Tuesday, 29 September 2009

Thisbe


Regular readers of WR will know of my fondness for the old photographs blog Shorpy (link to left). Much excitement has been caused at Shorpy following the posting of this photograph of a striking looking young woman. The photograph dates from about 1900. One commenter announced that he was going straight back to work on his time travel machine as another put a damper on the excitement by pointing out that she would be about 130 now.
The photograph has a title, namely Thisbe. What did this mean? I confess I didn't know and some researches were in order. It turns out that the title refers to Thisbe and Pyramus, a Roman myth. Let Ovid take up the story: 'Pyramus was the most beautiful youth, and Thisbe the loveliest maiden, of all the East lived in Babylon'. We are in Romeo and Juliet territory here. They livewd next door to each other but their respective parents were at odds and would not allow them to marry. Ovid again: 'they conversed by signs and glances, and the fire burned more intensely for being covered up. In the wall that parted the two houses there was a crack, caused by some fault in the structure. No one had remarked it before, but the lovers discovered it. What will not love discover! It afforded a passage to the voice; and tender messages used to pass backward and forward through the gap'. They arranged to meet at the tomb of Ninus (a mythical Persian King) and the first to arrive was to await the other at the foot of a white mulberry tree.
Thisbe arrived first, but upon seeing a lioness with a mouth bloody from a recent kill, she ran away leaving her veil behind. The lioness drank from a nearby fountain, then by chance mutilated the veil. When Pyramus arrived, he was horrified at the sight of Thisbe's veil and, assuming that a fierce beast had killed her, killed himself, by thrusting a sword into his groin, and in turn splashing blood on the white mulberry leaves and turning them dark. Thisbe returned, eager to tell Pyramus what had happened to her, but she found Pyramus' dead body under the shade of the mulberry tree and after a brief period of mourning, stabbed herself with the same sword. In the end, the gods listened to Thisbe's lament, and forever change the colour of the mulberry fruits into the stained colour to honour the forbidden love.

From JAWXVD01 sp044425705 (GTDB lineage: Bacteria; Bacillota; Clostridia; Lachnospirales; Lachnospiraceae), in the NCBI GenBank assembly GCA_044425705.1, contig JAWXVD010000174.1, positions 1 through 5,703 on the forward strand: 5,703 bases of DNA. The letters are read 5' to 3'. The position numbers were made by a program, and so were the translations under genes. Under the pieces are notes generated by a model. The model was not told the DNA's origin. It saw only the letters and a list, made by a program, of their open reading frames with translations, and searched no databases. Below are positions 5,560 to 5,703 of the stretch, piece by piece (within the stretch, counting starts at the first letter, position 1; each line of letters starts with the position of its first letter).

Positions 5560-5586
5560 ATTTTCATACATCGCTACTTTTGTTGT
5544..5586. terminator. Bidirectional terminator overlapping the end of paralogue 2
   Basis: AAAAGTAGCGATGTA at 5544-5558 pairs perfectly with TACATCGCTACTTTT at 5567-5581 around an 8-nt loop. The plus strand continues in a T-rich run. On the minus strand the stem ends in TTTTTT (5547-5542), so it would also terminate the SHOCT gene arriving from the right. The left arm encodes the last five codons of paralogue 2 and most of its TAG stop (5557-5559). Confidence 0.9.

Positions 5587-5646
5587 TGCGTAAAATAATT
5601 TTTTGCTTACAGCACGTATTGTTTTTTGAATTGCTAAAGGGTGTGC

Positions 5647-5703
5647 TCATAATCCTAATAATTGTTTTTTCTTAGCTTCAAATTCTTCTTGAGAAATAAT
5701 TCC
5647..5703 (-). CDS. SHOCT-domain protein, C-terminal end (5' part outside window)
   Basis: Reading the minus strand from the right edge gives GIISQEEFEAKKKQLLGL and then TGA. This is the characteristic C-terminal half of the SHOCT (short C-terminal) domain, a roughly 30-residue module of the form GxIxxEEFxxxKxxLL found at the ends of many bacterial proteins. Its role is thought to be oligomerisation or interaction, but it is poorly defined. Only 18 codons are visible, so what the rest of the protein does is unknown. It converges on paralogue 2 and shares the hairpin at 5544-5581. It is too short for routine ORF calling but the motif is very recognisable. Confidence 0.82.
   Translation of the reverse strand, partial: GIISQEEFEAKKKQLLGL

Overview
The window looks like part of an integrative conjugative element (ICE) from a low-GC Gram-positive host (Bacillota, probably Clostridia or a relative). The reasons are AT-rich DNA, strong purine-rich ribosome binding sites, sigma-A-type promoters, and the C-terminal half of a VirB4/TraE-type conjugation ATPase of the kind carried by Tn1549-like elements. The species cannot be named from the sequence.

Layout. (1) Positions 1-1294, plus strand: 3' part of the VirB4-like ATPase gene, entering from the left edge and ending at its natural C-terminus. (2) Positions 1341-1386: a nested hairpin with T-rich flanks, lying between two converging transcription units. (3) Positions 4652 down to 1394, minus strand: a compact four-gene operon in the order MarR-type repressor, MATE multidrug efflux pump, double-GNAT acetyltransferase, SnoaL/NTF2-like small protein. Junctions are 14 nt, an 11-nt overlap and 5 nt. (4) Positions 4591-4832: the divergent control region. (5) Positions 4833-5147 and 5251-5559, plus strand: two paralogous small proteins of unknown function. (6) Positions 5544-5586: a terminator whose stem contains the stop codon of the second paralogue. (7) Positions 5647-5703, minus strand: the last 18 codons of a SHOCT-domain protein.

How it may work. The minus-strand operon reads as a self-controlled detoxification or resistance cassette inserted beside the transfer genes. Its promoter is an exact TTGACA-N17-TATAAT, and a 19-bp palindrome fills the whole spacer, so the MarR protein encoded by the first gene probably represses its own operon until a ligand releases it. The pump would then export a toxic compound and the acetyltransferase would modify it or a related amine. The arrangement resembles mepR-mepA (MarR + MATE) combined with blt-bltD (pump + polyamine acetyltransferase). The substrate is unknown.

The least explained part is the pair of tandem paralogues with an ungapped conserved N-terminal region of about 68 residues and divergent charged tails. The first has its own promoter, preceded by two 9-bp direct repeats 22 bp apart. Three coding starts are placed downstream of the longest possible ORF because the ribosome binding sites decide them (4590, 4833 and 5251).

So, an ancient myth and a no doubt long dead young woman. Eheu Fugaces.

6 comments:

B.E. Earl said...

Labuntur Anni.

That shorpy site is pretty damned wonderful. So is that long dead young woman.

savannah said...

time passages...

although the latin is far more poetic, alas! the fleeting years glide on gotta love a place where latin is used! the sisters of st. joseph of carondelet would be so proud to know i still use it! xoxox

mikeb302000 said...

Thanks for the reminder of that beautiful story. Ovid was one of my favorites when studying Latin.

JoJo said...

Wow, Shakespeare was a plagerist.

Blue Heron said...

Beautiful picture. I remember of once hearing of Ovid's law. If you have the choice of two woman, always pick the plainer one over the more beautiful. She will be eternally grateful and you will have far greater returns.

Meatbe said...

This is a very striking picture of a lovely young woman. To me, it serves as a stark reminder of the fleeting nature of human life and human beauty. We must enjoy life to the fullest while we can!

And thanks for the information about Pyramus and Thisbe. I knew of them only because they are referenced in A Midsummer Night's Dream.